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Wednesday in the Word

Second Baptist Church

May 25, 2016

Genesis 32:1:28

  1. Chapter 32:1-2: Jacob left Laban and went on to Canaan. He did this in obedience to God's command (see 31:3). As he was traveling along, “the angels of God met him.” They joined Jacob's company of travelers for his protection. This is the reason for the name “Mahanaim” (i.e., “double host” or “double camp”) meaning extra help. These angels were apparently intended to reassure Jacob of God's protective presence. In order to go back towards his father’s land, Jacob had to travel through the land his brother Esau inhabited. For 20 years Jacob has wondered whether Esau still plans to kill him (cf. 27:41). Jacob was scared when he left and 20 years later he is still scared. The angels provided reassurance that he was headed in the right direction. Part of God's plans with Jacob are to restore his broken relationship with his brother. Through various circumstances, followers of Christ are driven by God’s Spirit to make right relationships that are wrong. it may involve an apology, an act of restitution, or a simple phone call (see Matthew 5:23-24 and Romans 12:1).

  2. Verses 3-8. Jacob sends some of his men ahead of him to speak to his brother. He tells them what to say to his brother. Esau your servant Jacob is coming showing humility. He also calls Esau “lord.” Jacob also hopes to impress Esau with his greatness. He wants it made known that he is wealthy and is not returning for the inheritance. In spite of the angels of God traveling with Jacob and serving as his bodyguards, Jacob falls back into fear. So he divides his people into two groups as a precaution when he hears Esau is coming to meet him with 400 men. Jacob's reaction to Esau’s apparently hostile advance against him was to try to protect himself. This was Jacob's standard response to trouble. Jacob recognizes that this time his scheming ways would not be enough. So, he calls on God for help.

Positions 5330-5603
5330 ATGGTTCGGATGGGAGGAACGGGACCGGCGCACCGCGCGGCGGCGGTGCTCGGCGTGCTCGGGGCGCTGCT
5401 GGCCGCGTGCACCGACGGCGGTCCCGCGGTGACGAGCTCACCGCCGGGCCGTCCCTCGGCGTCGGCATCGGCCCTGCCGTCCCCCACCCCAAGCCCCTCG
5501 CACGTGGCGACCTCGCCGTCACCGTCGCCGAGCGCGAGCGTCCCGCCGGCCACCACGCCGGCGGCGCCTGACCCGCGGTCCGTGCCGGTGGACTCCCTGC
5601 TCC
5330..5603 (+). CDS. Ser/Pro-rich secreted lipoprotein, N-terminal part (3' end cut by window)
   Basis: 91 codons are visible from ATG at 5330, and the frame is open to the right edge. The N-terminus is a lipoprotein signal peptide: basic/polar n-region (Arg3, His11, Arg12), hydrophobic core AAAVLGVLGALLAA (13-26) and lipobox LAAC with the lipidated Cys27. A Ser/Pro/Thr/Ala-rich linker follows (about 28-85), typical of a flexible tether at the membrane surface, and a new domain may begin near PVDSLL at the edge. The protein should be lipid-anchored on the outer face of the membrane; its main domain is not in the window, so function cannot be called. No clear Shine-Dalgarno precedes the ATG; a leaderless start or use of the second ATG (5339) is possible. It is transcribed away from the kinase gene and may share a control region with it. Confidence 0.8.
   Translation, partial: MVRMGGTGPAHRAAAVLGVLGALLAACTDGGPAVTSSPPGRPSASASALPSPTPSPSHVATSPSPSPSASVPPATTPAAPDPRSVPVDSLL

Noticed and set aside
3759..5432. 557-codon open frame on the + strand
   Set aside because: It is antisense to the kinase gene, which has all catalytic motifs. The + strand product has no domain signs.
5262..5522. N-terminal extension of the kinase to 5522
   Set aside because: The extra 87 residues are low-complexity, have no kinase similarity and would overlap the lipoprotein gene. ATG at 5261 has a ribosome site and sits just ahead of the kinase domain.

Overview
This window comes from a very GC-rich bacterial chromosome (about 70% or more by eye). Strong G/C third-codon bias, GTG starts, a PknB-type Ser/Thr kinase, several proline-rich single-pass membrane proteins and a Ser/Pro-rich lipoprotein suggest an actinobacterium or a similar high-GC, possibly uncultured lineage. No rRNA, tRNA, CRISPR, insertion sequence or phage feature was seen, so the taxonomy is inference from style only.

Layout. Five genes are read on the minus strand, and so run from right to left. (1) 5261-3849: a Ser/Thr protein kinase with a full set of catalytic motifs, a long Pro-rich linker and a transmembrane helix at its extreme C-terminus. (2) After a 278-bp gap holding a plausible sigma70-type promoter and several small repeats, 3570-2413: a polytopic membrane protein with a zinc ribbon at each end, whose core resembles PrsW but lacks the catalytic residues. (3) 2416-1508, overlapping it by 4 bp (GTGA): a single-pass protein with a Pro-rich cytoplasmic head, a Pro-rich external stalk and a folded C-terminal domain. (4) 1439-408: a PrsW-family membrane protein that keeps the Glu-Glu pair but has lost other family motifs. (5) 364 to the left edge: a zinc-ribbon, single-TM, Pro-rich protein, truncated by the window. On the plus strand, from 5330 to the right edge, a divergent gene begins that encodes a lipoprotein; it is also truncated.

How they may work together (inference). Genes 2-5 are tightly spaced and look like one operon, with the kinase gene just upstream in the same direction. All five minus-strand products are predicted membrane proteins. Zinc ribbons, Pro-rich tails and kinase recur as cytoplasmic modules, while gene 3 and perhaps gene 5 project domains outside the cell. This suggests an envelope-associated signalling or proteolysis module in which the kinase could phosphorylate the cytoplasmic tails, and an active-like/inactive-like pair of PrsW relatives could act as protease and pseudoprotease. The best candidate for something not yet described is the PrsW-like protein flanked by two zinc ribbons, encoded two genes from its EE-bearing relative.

3. Verses 9-12. In these four verses, Jacob offers up one of the greatest prayers in the Bible. I see four elements for us to implement in our prayer lives. 1. Acknowledge God. Jacob addressed the Lord as the God of his “father Abraham” and his “father Isaac” (32:9a). This is significant. Jacob was beginning to understand more fully his place in God’s divine plan. His prayer is the divine pattern of many biblical prayers--to acknowledge who God really is! 2. Pray God's Word. Jacob prays on the basis of two things: 1) God told him to return to his homeland, and 2) God promised to bless him (32:9b). He isn't appealing to God on the basis of his own performance, but solely on the basis of God promises (cf. Rom 4:20-21). Jacob stands on the promises of God because he knows that God keeps His Word. Many of our prayers fall short because there is none of God's Word within them. This is because there is so little of God's Word in us. 3. Admit your unworthiness and God's goodness. Jacob's arrogant self-confidence is gone and he finally acknowledges that he is completely unworthy of God's lovingkindness and faithfulness (32:10). This is a big step for Jacob. He has come to the point of recognizing that he stands by God's mercy alone. Sometimes we have to hit bottom before we can see our true condition. Only as we recognize that we stand by mercy will we be prepared to act mercifully toward others. When you pray to the Lord, it is critical that you confess your sin, keep short accounts with Him, and acknowledge that you are undeserving and nothing without Him. 4. Pray specifically. Jacob asks God to save him from the hand of his brother (32:11). He doesn't mince words...he's clear and specific. Unlike his actions before going to live with Laban, when he took matters into his own hands to steal away Isaac’s blessing from Esau (27:1-29), Jacob now realizes that he must depend totally on God in order to secure his own well-being. It is worth noting that Jacob requests God's protection for himself and his family. Side note. Jacob should have turned to prayer earlier in this process. It seems Jacob prayed as a last resort. Thus, Jacob fears Esau (32:11) and is “greatly afraid and distressed” (32:7). This did not have to be! Prayer diminishes anxiety. Many of us worry because we have chemical imbalance or emotional problems, but most of us worry because we don't pray.